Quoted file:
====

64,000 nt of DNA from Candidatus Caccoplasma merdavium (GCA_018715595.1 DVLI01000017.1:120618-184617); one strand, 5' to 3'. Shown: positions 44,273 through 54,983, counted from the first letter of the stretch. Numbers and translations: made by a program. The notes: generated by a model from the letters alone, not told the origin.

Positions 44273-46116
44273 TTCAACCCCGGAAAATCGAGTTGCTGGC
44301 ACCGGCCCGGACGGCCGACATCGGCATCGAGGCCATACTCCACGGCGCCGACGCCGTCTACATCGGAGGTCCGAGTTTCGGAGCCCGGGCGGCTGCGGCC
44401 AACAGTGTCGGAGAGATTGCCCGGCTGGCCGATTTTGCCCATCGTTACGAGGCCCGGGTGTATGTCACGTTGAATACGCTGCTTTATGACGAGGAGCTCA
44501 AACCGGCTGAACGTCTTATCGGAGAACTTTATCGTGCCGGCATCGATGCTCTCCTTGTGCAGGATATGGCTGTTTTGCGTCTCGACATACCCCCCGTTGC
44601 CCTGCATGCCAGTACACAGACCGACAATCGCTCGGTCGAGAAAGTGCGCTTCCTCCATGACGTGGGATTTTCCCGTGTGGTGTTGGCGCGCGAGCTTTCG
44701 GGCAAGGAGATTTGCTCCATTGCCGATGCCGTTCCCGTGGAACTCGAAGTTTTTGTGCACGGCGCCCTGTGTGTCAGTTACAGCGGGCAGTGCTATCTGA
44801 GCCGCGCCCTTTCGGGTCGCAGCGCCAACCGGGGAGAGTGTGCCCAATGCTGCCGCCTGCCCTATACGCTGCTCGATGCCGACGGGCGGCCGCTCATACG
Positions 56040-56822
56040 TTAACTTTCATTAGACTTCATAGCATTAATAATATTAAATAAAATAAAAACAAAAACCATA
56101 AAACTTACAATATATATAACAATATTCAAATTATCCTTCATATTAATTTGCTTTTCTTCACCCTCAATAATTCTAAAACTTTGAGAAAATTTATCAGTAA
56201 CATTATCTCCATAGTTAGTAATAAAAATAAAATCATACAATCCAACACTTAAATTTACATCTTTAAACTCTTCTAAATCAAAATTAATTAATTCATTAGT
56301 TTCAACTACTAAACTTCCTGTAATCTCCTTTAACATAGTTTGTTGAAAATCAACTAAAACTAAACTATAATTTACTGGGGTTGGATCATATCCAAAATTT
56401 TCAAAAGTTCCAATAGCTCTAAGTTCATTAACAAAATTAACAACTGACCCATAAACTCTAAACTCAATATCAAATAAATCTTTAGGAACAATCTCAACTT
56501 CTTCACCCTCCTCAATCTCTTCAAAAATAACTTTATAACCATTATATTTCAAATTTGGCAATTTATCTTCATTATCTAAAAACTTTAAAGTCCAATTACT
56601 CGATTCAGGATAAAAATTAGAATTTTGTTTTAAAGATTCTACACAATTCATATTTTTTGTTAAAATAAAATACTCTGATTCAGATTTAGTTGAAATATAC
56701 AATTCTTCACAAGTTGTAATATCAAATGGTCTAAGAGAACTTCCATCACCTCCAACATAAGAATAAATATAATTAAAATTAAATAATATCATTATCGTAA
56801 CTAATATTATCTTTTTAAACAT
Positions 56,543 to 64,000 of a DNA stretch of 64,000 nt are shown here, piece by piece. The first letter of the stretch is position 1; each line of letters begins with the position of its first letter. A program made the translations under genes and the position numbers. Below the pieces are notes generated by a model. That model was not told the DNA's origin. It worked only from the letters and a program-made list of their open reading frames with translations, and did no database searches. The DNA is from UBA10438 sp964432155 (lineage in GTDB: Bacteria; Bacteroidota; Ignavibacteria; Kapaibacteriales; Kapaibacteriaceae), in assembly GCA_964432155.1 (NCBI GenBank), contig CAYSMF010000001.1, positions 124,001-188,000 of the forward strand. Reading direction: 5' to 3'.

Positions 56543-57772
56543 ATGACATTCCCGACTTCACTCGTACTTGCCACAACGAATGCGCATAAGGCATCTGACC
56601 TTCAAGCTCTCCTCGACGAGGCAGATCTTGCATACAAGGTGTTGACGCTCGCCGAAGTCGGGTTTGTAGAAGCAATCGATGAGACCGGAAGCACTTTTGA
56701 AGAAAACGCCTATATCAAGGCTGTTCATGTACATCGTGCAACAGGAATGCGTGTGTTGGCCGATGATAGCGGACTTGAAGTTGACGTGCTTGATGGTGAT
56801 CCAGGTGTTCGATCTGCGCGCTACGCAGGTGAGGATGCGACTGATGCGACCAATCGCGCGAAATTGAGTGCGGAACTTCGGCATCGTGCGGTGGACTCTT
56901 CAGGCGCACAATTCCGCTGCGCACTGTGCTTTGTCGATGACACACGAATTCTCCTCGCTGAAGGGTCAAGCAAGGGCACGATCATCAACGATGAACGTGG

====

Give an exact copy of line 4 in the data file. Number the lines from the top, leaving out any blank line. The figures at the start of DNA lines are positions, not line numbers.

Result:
44301 ACCGGCCCGGACGGCCGACATCGGCATCGAGGCCATACTCCACGGCGCCGACGCCGTCTACATCGGAGGTCCGAGTTTCGGAGCCCGGGCGGCTGCGGCC